Zickermann, Carroll and S. Yeivin suggested that a moat was constructed across the topographical saddle at the southern end of the site, from which approach to the site was the easiest, but this seems unlikely. However, the southern end of the site was particularly fortified. The ground here was elevated by dumping an artificial fill made of earth and limestone chips which also supported the wall, turning the southern edge to the highest point on the summit of the site. 

The pottery indicates that the site was settled in the 1st and 2nd centuries CE but not later. Many slingstones were recovered in the excavations and on the surface (Fig. 4). A concentration of 22 slingstones was uncovered on top of the rectangular tower in the western side. Two iron arrowheads, of the Second Revolt type familiar from the Judean Desert caves, were discovered on the semi-circular buttress at the southern end of the site (Fig. 5). 

The Siege System 

S. Yeivin suggested that the long narrow heap of stones dumped in the saddle against the southern slope of the site and reaching half

Fig. 4. Slingstones found on the city-wall
Fig. 4. Slingstones found on the city-wall
Fig. 5. Arrowheads found on the city-wall
Fig. 5. Arrowheads found on the city-wall
way up the slope is the Roman siege ramp. However, in recent years the ‘siege ramp’ has been damaged by the construction of a house of the Arab village, revealing it to be a heap of stones dumped in recent times along the border between two agricultural plots. 

The surrounding Roman siege wall, built of field-stones, was preserved along the western, northern and part of the eastern side (Fig. 6). The siege wall crossed the Rephaim Valley and extended along its northern slope. It is probable that on the eastern side the siege wall passed between Betar and the spring, thus cutting off the access of the besieged to their main water source. Two camps for the Roman army units were built to the south of the site (Fig. 7). Other remains possibly associated with the siege were surveyed in the region.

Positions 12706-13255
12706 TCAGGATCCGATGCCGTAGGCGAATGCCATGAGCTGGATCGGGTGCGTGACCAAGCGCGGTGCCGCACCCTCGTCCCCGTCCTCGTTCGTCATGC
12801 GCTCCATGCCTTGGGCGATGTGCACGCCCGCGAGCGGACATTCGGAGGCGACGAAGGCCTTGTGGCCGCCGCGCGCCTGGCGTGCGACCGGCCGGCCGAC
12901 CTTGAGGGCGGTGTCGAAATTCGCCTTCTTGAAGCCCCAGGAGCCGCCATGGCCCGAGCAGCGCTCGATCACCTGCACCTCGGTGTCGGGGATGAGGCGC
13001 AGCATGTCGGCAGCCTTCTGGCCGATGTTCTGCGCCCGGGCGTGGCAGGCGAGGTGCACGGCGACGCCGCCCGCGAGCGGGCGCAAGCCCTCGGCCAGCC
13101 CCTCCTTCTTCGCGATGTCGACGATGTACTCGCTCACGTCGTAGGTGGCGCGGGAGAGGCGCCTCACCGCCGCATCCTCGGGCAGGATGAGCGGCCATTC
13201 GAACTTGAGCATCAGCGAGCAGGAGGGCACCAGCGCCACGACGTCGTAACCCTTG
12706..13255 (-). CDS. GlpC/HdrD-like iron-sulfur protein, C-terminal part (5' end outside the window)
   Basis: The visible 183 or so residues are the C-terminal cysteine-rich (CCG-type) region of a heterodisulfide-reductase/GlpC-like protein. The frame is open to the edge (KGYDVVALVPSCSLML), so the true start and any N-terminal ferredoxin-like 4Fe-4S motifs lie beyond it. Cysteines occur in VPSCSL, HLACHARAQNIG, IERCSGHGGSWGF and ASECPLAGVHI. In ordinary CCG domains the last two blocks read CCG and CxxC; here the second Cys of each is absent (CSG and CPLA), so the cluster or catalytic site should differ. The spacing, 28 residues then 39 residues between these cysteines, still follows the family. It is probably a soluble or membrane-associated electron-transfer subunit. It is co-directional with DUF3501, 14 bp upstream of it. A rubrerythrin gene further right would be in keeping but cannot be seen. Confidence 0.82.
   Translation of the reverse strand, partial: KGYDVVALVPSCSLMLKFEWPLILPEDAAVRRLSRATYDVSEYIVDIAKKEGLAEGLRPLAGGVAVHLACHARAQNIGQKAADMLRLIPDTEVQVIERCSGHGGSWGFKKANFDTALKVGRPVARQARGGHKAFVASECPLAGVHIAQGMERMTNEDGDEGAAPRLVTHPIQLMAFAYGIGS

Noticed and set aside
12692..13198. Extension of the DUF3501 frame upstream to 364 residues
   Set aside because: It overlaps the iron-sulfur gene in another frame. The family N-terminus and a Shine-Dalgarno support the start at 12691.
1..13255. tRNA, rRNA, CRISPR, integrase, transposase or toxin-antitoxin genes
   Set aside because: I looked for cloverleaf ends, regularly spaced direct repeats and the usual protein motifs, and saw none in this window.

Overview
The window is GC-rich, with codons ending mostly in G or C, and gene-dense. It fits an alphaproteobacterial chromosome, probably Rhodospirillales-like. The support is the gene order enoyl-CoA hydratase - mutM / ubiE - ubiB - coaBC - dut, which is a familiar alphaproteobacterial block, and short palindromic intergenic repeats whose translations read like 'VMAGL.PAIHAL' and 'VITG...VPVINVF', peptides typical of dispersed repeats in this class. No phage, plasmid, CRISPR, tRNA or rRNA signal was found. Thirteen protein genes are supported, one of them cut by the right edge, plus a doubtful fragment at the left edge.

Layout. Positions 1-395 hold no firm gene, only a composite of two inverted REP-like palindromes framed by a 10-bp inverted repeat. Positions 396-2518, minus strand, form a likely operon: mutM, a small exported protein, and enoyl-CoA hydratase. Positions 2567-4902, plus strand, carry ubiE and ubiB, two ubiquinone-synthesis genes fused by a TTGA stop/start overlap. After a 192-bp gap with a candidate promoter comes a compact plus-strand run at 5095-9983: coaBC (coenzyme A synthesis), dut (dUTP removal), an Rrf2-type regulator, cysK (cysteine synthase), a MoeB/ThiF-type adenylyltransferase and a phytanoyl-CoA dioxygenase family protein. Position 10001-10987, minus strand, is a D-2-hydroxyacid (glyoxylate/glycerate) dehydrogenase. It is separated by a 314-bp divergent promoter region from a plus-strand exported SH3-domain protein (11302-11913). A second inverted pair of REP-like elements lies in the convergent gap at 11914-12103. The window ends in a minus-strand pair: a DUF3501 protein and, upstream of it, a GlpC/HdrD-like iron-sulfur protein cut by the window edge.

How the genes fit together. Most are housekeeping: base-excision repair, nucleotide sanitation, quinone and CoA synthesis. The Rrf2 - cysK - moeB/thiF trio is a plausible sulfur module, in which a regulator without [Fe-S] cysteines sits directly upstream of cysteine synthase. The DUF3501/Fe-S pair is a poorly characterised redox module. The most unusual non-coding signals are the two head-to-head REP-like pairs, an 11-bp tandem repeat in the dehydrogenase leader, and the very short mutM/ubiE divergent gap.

Finally, a Latin inscription was carved in the rock near the spring by units of the Roman army stationed near the spring, apparently at the

time of the siege. 

Summary: The Second Revolt 

During the Early Roman period Betar was a modest settlement located near the road from Jerusalem to Gaza. It contained public buildings constructed of ashlar stones. It is possible that some fortifications were built at that time, but not a circumvallating wall. With the outbreak of the Second Revolt, Bar-Kochba chose Betar as his headquarters for four reasons: proximity to Jerusalem; proximity to the main route from Jerusalem to Gaza; the abundant spring; Betar’s topographical location on the top of a hill surrounded by deep valleys. 

The main objective of the Roman army in conquering Betar was to eliminate Bar-Kochba and

Fig. 6. Betar: The Roman siege-wall
Fig. 6. Betar: The Roman siege-wall
his men, rather than the conquest of the place. Two camps were built to the south of Betar where the approach to the settlement was relatively easy, and a siege wall was erected around the site. Roman units stationed near the spring carved there an inscription in the rock. 

Fig. 7. Betar: The Roman camps
Fig. 7. Betar: The Roman camps
To prepare for the impending Roman attack Bar-Kochba hurriedly constructed a fortification wall around the settlement. This wall was partly founded on already existing buildings and fortifications. Specific attention was given to strengthening the southeast side where the approach was easiest, but the northern, uninhabited part of the summit was left outside the wall. 

Nothing is known of the battle itself. The Romen army stormed Betar without the need of a siege-ramp. The defenders made extensive use of slingstones which were hurriedly hewn on the spot, and the battle was over before all the slingstones made ready on top of the wall were fired. 

After the conquest the besieged were killed, and Betar was destroyed and abandoned.

Publications 

D. Ussishkin, Archaeological Soundings at Betar, Bar-Kochba’s Last Stronghold, Tel Aviv 20, 1993, pp. 66-97. 

K. Singer, Pottery of the Early Roman Period from Betar, Tel Aviv 20, 1993, pp. 98-103.